SlothBot is Slow & Deliberate
Researchers from the Georgia Institute of Technology created a robot designed to be slow and deliberate, like a Sloth.
Modeled after the slow, tropical mammals, the SlothBot is a wire-riding, solar-powered robot designed to monitor the environment.
The SlothBot is powered by two photovoltaic panels and designed to continuously measure environmental changes, like the weather or chemicals in the area. It could also be used for infrastructure maintenance, precision agriculture and security applications.
The SlothBot consists of 3D printed gears as well other components that it uses to cling to wires. It uses these parts to complete basic maneuvers, like switching from wire-to-wire or hanging on in the event of a malfunction.
The robot has two bodies connected by an actuated hinge. Each body has a driving motor connected to a rim on which a tire is mounted. According to the researchers, the wheels are not only simple, but more efficient and safer than other types of wire-based locomotion.
While robot technology has continued to push for faster, more agile and more extreme robots, SlothBot was designed based on the team's "theory of slowness." After all, slow and energy efficient means less down time spent recharging.
The proof-of-concept was presented at the International Conference on Robotics and Automation (ICRA) in Montreal, and could soon be found hanging above the Atlanta Botanical Garden.
Next, the team plans on creating a new 3D-printed enclosure that will not only help protect the onboard camera and other components, but also make it look more like a sloth. I just hope they make sure to give it a creepy smile.
Researchers Create 3D Printed Corneas
Researchers from POSTECH in South Korea have 3D printed artificial corneas, and they are dangerously similar to human corneas.
A recent study found that more than 184,76 corneal transplants were performed in 116 countries in 2012. The corneas came from 742 eye banks, and yet about 53% of the world’s population still doesn’t even have access to the technology.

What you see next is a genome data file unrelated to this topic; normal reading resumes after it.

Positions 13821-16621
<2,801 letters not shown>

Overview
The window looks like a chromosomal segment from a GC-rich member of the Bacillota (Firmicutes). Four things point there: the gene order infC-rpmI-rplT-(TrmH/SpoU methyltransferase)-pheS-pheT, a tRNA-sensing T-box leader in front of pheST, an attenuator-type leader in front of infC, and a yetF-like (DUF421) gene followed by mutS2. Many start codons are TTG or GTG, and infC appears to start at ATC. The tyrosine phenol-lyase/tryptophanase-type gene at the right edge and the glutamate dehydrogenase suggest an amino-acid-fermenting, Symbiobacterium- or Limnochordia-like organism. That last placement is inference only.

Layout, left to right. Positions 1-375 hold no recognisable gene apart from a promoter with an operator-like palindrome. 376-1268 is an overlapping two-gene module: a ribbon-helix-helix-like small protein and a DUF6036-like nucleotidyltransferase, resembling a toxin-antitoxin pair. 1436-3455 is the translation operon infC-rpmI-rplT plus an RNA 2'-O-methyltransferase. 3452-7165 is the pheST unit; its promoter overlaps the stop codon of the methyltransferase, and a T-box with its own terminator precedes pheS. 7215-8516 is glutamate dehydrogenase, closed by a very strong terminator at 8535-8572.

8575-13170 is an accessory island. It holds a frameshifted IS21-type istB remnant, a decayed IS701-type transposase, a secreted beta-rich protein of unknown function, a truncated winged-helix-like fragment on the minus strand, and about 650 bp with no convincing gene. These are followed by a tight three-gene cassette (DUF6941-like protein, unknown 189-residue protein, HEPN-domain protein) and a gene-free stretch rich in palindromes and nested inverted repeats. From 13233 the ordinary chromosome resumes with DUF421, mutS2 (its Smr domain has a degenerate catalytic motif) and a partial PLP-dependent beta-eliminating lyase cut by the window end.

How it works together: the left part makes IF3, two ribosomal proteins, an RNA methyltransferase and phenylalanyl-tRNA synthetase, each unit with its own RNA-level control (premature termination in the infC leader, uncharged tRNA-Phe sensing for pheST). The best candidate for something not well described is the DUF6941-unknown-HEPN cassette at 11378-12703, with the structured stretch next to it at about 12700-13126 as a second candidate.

About 35% of the corneas in storage were deemed unusable, and 12.7 million people are still waiting for a transplant with a median wait time of 6.5 months.
Until now, artificial corneas were made with recombinant collagen or synthetic materials, and they didn't have a high success rate. One of the biggest problems is that the artificial corneas weren't transparent.
The POSTECH team 3D prints its artificial corneas using the bioink made from corneal stroma, or the supportive and connective tissue around the cornea combined with stem cells. Because these implants are made of corneal tissue-derived bioink they are biocompatible; and by regulating the shear stress during the 3D cell printing process, the researchers were able to replicate near-human cornea transparency.
This research was recently published in Biofabrication.
The 3D printed corneas are a significant advancement in corneal tissue engineering, and I can think of about 12.7 million people waiting to see how the human trials go.
China’s Bullet Train Goes 372 MPH
China has unveiled a new bullet train prototype that, if everything goes well in tests, could be in service as soon as 2021.
The magnetic-levitation (maglev) train was developed by a state-owned company, China Railway Rolling Stock Corporation (CRRC). It reportedly tops out at about 372 mph (600 km/h), and while that is no 633 mph like we saw three years ago, people are actually going to ride this one.
The world record for a maglev train is currently held by a Japanese company that set the mark in April 2015 at 603 km/h (375 mph).
Maglev technology takes the friction out of the equation by using magnets to push the train off of the track and propel it forward.
According to CRRC's deputy chief engineer, via CNN, the bullet train will be faster than flying. Right now, to go from Shanghai to Beijing, it takes 5.5 hours by rail or 4.5 hours by plane. With this new bullet train, it will take about 3.5 hours.
To put that in perspective, that's like going from New York to Chicago in 3.5 hours.
This is Engineering By Design